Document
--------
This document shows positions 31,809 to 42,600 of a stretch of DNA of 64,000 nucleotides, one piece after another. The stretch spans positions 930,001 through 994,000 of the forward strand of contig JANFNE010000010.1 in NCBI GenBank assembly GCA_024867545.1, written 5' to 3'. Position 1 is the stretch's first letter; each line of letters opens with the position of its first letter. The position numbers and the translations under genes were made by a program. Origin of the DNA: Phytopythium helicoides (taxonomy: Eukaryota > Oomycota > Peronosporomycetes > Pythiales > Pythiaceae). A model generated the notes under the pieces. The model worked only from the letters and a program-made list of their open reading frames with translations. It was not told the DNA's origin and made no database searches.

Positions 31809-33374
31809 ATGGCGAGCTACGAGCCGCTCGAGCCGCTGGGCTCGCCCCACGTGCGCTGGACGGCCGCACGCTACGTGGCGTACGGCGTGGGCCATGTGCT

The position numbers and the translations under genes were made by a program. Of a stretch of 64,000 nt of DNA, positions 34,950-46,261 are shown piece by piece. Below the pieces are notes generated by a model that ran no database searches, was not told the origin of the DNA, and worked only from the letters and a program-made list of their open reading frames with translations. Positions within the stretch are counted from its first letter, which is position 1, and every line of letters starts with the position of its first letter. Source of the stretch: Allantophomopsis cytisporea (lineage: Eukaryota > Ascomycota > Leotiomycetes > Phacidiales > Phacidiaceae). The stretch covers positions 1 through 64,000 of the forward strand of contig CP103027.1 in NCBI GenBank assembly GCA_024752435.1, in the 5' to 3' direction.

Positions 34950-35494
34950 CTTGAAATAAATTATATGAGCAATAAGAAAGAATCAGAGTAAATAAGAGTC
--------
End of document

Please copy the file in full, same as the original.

This document shows positions 31,809 to 42,600 of a stretch of DNA of 64,000 nucleotides, one piece after another. The stretch spans positions 930,001 through 994,000 of the forward strand of contig JANFNE010000010.1 in NCBI GenBank assembly GCA_024867545.1, written 5' to 3'. Position 1 is the stretch's first letter; each line of letters opens with the position of its first letter. The position numbers and the translations under genes were made by a program. Origin of the DNA: Phytopythium helicoides (taxonomy: Eukaryota > Oomycota > Peronosporomycetes > Pythiales > Pythiaceae). A model generated the notes under the pieces. The model worked only from the letters and a program-made list of their open reading frames with translations. It was not told the DNA's origin and made no database searches.

Positions 31809-33374
31809 ATGGCGAGCTACGAGCCGCTCGAGCCGCTGGGCTCGCCCCACGTGCGCTGGACGGCCGCACGCTACGTGGCGTACGGCGTGGGCCATGTGCT

The position numbers and the translations under genes were made by a program. Of a stretch of 64,000 nt of DNA, positions 34,950-46,261 are shown piece by piece. Below the pieces are notes generated by a model that ran no database searches, was not told the origin of the DNA, and worked only from the letters and a program-made list of their open reading frames with translations. Positions within the stretch are counted from its first letter, which is position 1, and every line of letters starts with the position of its first letter. Source of the stretch: Allantophomopsis cytisporea (lineage: Eukaryota > Ascomycota > Leotiomycetes > Phacidiales > Phacidiaceae). The stretch covers positions 1 through 64,000 of the forward strand of contig CP103027.1 in NCBI GenBank assembly GCA_024752435.1, in the 5' to 3' direction.

Positions 34950-35494
34950 CTTGAAATAAATTATATGAGCAATAAGAAAGAATCAGAGTAAATAAGAGTC